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Lived Experience, Partnership and Creativity: Three Themes at the Fairfax County Housing Symposium

Wednesday, March 6, at George Mason University, over 200 affordable housing professionals, students, community members and others gathered to discuss the issues, innovations, and the future of affordable housing in Fairfax County.  The 2024 Fairfax County Housing Symposium, was hosted by the Fairfax County Redevelopment and Housing Authority (FCRHA) and the George Mason University Costello College of Business (FCRHA), with financial support from Virginia Housing, and the Northern Virginia Association of Realtors (NVAR).

The event included discussions on the complexities affordable housing development and preservation, the prevention of homelessness, and the lived experience of affordable housing.

A Need to Bring People with Lived Experience to the Table

“You’ve got to keep on having people with lived experience at the table – the more they work collaboratively with government, we will see more change. Affordable housing should mean that someone working full-time in a minimum wage job can afford housing without subsidies,” said Heather Thomas, a speaker at the event. As chair of FCRHA’s Moving to Work Resident Advisory Committee, her lived experience helps guide policy and programs.

Lived experience was also a part of the discussion about homelessness prevention. The Fairfax County Office to Prevent and End Homelessness Deputy Director Tom Barnett commented that several committees and staff positions at the agency require lived experience. Deborah Snyder, president and CEO, Operation Renewed Hope Foundation, discussed how the true understanding of the lives of veterans is essential to creating appropriate sheltering opportunities.

Power in Partnership

Partnership between private developers, public entities, financiers, and the community was emphasized as key to success to the development and preservation of affordable homes. Similarly, speakers highlighted opportunities for faith-based organizations, non-profits and others to partner in not only in affordable housing, but in homelessness services and fair housing.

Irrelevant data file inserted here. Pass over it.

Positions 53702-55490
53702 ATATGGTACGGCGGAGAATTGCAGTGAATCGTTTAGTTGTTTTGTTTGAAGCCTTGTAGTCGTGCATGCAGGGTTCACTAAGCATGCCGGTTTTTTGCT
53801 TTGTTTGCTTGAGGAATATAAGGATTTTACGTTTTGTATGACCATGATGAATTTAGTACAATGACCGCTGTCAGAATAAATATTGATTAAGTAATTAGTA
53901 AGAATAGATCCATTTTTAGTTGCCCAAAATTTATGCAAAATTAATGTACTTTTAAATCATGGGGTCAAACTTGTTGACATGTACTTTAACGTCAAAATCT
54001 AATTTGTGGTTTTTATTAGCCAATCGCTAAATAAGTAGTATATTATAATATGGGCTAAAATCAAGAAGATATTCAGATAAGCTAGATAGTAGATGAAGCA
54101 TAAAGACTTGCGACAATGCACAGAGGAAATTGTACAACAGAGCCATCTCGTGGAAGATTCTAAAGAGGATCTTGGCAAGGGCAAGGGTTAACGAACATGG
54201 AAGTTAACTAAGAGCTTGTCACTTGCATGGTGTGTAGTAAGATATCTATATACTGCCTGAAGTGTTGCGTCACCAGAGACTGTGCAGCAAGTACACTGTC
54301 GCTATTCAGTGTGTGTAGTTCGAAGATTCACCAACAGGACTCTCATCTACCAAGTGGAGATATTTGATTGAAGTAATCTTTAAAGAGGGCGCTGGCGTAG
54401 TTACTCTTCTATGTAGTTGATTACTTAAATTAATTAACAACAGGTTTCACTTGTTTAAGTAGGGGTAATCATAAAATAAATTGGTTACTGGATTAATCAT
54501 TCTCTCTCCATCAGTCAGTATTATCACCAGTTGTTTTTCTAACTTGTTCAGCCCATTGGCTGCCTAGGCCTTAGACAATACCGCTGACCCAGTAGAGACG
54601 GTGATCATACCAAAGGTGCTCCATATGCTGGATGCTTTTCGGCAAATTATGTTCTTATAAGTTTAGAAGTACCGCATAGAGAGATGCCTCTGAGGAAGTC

“We take a lot of pride in the partnerships in this market. We partnered with APAH to deliver Oakwood Meadow Senior Residences, and we are working on another senior residence with Wesley Housing on Kindred Crossing. Our partnership with SCG Development at Ovation at Arrowbrook is an example of partnership that increased workforce housing in Fairfax County. Virginia Housing also enjoys an ongoing partnership with FCRHA, which we see as a true champion providing affordable housing opportunities across Fairfax County,” said Monique Johnson, Managing Director of Community Outreach, Virginia Housing.

“I appreciate what Fairfax County can do as a Moving to Work agency. Their creativity in the development the of Residences at North Hill is an example of what a close partnership between HUD and the FCRHA can do,” said Matthew Heckles, Field Policy and Management Regional Administrator, U.S. Department of Housing and Urban Development.

“NVAR is proud to partner on the Housing Symposium. As the voice of real estate in Northern Virginia and beyond, our advocacy impacts many issues that make this region a great place to live, work, and play,” said Josh Veverka, Government Affairs Director, NVAR. “We can both advance the conversation around housing affordability and achieve our region’s housing needs.”

Affordable Housing Creativity

Looking to the future, several speakers and attendees discussed the power of preservation and reimaging affordable housing opportunities.

Anna Shapiro, Deputy Director for Real Estate Finance and Development for the Fairfax County Department of Housing and Community Development, shared the many components layered into the development and preservation of affordable housing, including public-private partnerships, acquisition partnerships, financing and zoning. “It requires dedication, innovation, collaboration and leadership to create these opportunities,” she commented.

“There is overhang in the office market. Why not take opportunities already there and preserve them for different uses? Consider the story of the asset over the long haul - with preservation, sometimes, over the years, you get a second bite of apple,” said Paul Bernard, President and CEO, AHC.

“The challenges and opportunities of affordable development are not unique to Fairfax County. Affordable housing is not an urban problem, nor suburban problem, nor rural problem. It touches on all corners of a region. Because it manifests in different ways, we need to have creative solutions,” said Kyle Speece, former Regional Vice President of Development, Conifer.

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